STUDIO: Miramax
MSRP: $29.99 RATED: R
RUNNING TIME: 95 Minutes
SPECIAL FEATURES: "Anatomy of a Scene" featurette

In a
sophomore literature class at college, I had my first experience with Charlotte
Perkins’ novel The Yellow Wallpaper. The critical geniuses in that class came
in ready to discuss how crazy the protagonist was, how much she reminded them
of certain ex-girlfriends, chortle chortle. For those who don’t know, The
Yellow Wallpaper
was written by Perkins as a personal response to the
oppressive practices of what passed for English psychiatric medicine at the
time, the disregard of depression as a disease. We were sophomores; we didn’t
get it. We thought it was funny that the protagonist went matter-of-factly
insane. (If you want a good laugh, check out John Clive’s 1989 made-for-TV

Prozac Nation, the book that the film was based
on, tried to communicate the same frustration toward similar modern psychiatric
practices. Elizabeth Wurtzel wrote her story more as a memoir than fiction, and
the result lacked the universality that a novel can attain. This film
adaptation, directed by Erik Skjoldbjærg (Insomnia), is even less approachable,
straining for profundity, but barely managing the depth of insight of its
college-age protagonist.

Now it’s Jonathan Rhys-Meyers whose finger is the luckiest man alive.

The Flick

Ricci plays Elizabeth Wurtzel, a Harvard-bound girl with a journalism
scholarship. Her parents divorced before she was two years old, and she grew up
with her mother. Her father, she says, was never involved enough in her life;
her mother, too much. At Harvard,
Elizabeth does as every college student is
expected to do and indulges in excess, ecstasy, and sex. She spins through the
orbits of other students who become, briefly, her friends or lovers before she goes
coasting off in some other direction.

character has no vector, no aim, and the film is structured to suit. Apart from
preserving a few tenuous strands of relationships, there’s really no reason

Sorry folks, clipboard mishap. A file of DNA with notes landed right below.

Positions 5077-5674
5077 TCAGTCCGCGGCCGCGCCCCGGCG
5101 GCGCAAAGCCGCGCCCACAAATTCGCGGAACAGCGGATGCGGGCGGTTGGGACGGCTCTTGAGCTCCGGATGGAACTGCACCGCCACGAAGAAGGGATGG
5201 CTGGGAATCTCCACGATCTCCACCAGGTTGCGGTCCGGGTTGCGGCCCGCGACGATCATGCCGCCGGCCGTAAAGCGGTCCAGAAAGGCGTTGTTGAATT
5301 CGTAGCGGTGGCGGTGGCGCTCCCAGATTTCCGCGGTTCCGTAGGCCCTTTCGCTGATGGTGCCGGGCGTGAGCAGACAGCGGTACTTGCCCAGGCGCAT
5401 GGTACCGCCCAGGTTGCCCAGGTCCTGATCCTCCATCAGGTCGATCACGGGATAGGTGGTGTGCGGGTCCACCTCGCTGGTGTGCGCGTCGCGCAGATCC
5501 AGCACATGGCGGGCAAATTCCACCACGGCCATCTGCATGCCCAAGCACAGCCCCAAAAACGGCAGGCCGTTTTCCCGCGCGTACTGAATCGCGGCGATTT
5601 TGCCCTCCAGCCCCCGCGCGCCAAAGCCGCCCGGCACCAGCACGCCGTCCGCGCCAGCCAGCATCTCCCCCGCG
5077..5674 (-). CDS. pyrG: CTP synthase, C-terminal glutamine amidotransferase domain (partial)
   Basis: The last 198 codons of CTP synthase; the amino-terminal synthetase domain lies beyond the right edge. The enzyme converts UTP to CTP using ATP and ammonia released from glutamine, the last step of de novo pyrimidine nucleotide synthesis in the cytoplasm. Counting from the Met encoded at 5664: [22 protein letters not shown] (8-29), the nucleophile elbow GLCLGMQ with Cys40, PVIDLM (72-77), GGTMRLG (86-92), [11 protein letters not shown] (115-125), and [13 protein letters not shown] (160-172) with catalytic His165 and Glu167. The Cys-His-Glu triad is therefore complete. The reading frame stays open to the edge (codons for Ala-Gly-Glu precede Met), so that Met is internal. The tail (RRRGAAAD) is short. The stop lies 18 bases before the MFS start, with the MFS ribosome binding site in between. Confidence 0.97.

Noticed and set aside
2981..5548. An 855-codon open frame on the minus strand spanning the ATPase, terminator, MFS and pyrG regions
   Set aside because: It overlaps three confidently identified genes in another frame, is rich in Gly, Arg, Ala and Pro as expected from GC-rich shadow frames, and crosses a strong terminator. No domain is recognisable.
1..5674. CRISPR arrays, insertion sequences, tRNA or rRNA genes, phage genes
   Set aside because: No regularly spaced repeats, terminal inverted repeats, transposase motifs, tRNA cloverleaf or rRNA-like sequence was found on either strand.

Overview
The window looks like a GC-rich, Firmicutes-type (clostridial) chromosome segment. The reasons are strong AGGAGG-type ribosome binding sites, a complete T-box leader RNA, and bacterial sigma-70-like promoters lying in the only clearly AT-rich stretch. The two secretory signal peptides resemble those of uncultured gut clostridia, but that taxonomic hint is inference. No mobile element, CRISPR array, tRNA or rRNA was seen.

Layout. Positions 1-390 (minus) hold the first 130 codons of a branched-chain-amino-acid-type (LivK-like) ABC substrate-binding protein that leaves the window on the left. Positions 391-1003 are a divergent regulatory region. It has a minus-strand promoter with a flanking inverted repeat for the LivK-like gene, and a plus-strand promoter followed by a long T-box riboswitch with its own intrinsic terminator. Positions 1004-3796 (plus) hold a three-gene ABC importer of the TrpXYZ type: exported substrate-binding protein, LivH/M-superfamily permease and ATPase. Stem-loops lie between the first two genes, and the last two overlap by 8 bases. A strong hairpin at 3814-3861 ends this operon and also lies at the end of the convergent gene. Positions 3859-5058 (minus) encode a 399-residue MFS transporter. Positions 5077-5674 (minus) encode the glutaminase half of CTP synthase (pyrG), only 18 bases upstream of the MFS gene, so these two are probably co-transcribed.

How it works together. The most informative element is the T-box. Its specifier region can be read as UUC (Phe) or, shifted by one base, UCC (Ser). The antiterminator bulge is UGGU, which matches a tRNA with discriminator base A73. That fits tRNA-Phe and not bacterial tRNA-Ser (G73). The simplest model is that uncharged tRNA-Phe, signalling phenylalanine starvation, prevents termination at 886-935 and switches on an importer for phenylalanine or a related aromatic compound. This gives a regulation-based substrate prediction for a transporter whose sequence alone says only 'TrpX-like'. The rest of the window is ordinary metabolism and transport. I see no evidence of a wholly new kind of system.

that this disc’s chapters couldn’t be shuffled up and dealt out in any order.
The story would make just about as much sense. Each section involves
Elizabeth getting herself into trouble,
cursing out her friends and family for not being able to help her, and then
settling into her depression with feigned comfort. There are no transitions
between sequences, and plot points that start out seeming important are
discarded without even lip-service. There’s no arc and, as I’ll deal with
later, there is consequently no resolution.

Many of
the individual scenes are saved by Ricci’s more-than-adequate acting. She’s fun
as the saucy bitch, she’s demure as the successful writer, she’s downright
frightening as the screaming hellion. She gets the widest array of emotion, and
it’s refreshing and occasionally startling every time she slips out of the
dour, dull mood of
Elizabeth‘s depression.

Harvard kids are more clever than you.

The other
actor given anything resembling a range of emotion is Jessica Lange as
Elizabeth‘s mother. Lange does a convincing
spurned figure, a divorcee desperate not to understand her daughter but to fix her. The scenes of tension snapping
between mother and daughter are easily the best in the film.

It’s hard
to get much out of the remainder of the running time, though. There is an
undeniable pretension in both the screenplay and the direction, a design to
make the film a commentary on the human condition. The problem that the crew
ran into is that this is a story about depression, and, as such, is as selfish
and inwardly focused as that disease. This is not a commentary on the human
condition, on our pill-happy nation, on psychiatric medicine; this is a girl’s
diary blown open and filmed.

Prozac Nation sat on the shelf for quite some
time before Miramax released this DVD. During that time, the emo subculture
progressed to a more dominant position, and LiveJournals really took off. This
American audience, at least, is now familiar with the archetype of the weepy
depressive investing their words with more meaning than could possibly be